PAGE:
Magical Realism: Jacqueline Sheehan, PICTURE THIS & Jeanne Ray, CALLING INVISIBLE WOMEN

Novelist Jacqueline Sheehan talks about her latest work of fiction, PICTURE THIS. It’s a sequel to her bestseller, LOST AND FOUND. And Jeanne Ray discusses her newest novel CALLING INVISIBLE WOMEN. It’s about what happens when one woman discovers she has become invisible.

Jacqueline Sheehan
Jacqueline Sheehan’s first breakout bestseller was the mystery novel, Lost and Found. It featured a newly widowed psychologist named Rocky who quits her job and moves to an island off the coast of Maine. There she finds a wounded black lab, Cooper, who heals her psychic wounds as she heals his physical ones.

Now Rocky and Cooper are back with Sheehan’s new book. It’s called PICTURE THIS. This time, the wounded soul is a troubled young woman claiming a family connection to Rocky’s late husband. Rocky embraces her as a link to her past and chance to redeem the future. But all is not as it seems — and Cooper the dog shows he has better instincts than some of the humans in the story.

Jacqueline Sheehan is a former psychologist and the author of two other novels, as well, Now and Then and A Comet’s Tale.

Hear our 2007 interview with Jacqueline Sheehan about Lost and Found (the audio starts at 29:04.)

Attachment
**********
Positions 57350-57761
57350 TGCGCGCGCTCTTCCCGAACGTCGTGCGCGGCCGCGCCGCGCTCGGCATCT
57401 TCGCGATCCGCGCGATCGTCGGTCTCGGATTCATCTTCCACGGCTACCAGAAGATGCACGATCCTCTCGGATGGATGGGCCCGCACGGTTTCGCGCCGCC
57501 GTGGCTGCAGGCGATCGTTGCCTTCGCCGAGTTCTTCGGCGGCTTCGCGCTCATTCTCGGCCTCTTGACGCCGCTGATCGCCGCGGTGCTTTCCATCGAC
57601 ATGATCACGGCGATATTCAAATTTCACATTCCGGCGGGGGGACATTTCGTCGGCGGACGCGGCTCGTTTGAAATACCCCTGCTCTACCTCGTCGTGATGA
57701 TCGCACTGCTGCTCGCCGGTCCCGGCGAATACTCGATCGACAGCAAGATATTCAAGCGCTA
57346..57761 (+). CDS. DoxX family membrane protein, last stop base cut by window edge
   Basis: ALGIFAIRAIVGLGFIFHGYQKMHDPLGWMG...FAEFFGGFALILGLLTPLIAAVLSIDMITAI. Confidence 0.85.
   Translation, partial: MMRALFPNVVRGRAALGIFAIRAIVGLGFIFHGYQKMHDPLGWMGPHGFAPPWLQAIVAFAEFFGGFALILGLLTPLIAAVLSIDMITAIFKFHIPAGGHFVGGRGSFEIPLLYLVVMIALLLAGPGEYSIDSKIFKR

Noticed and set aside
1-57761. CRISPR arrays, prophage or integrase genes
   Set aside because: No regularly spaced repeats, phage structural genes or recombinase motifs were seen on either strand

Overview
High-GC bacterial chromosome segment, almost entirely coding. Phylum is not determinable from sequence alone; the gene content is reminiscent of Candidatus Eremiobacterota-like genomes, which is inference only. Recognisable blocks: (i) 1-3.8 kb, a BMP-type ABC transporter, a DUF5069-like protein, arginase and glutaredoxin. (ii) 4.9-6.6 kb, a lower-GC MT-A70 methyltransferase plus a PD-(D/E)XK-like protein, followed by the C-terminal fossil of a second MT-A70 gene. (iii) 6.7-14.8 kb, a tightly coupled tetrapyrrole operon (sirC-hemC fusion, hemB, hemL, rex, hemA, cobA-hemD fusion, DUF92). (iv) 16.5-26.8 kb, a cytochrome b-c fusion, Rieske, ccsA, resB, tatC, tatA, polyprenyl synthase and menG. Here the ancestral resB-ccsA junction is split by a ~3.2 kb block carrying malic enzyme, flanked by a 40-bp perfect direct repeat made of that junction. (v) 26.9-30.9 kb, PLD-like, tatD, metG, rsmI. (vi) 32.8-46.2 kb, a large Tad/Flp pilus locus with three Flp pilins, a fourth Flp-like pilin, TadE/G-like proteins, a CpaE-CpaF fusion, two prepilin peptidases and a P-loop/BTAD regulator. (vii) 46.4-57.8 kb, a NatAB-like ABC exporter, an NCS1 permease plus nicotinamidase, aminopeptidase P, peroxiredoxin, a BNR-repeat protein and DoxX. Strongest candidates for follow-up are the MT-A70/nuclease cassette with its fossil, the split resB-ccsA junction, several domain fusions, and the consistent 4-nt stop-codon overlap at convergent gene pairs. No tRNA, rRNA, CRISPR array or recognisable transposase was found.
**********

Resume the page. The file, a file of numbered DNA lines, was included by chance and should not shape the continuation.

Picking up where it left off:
Jeanne Ray
If you’re anywhere past 40, especially if you are a woman, you’ve probably experienced the sudden sense that you are invisible. Heads don’t turn the way they used to when you were young and nubile.

But what if you woke up one day and found that you really were invisible — as in, when you looked in the mirror, you saw nothing at all? That’s what happened to Clover, the protagonist in Jeanne Ray’s new novel, Calling Invisible Women. The funny thing is, her husband and son don’t even notice she’s invisible (although her best friend does.)

Eventually, Clover discovers she’s not alone. She joins a support group for invisible women and together they unravel the cause of their condition — and learn some important lessons about themselves and how they want to relate to others.

Jeanne Ray worked as a registered nurse for forty years before she wrote her first novel at the age of sixty. She is the New York Times bestselling author of the novels Julie and Romeo, Julie and Romeo Get Lucky, Eat Cake, and Step-Ball-Change. She’s also the mother of writer Ann Patchett.

Read an excerpt from Calling Invisible Women

Poems by Mary Oliver read on today’s show by the poet
“Some Herons”


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About Francesca Rheannon

Francesca Rheannon is an award-winning independent radio producer. In addition to hosting Writer's Voice, she's a freelance reporter for National Public Radio and its affiliates. Recipient of the prestigious Nancy Dickerson Whitehead Award for reporting on substance abuse issues for her news series, VOICES OF HIV, produced for 88.5 WFCR public radio in western Massachusetts. She is also finishing a book on Provence (PROVINCE OF THE HEART) and working on a memoir of her father, THE ARGONAUTS.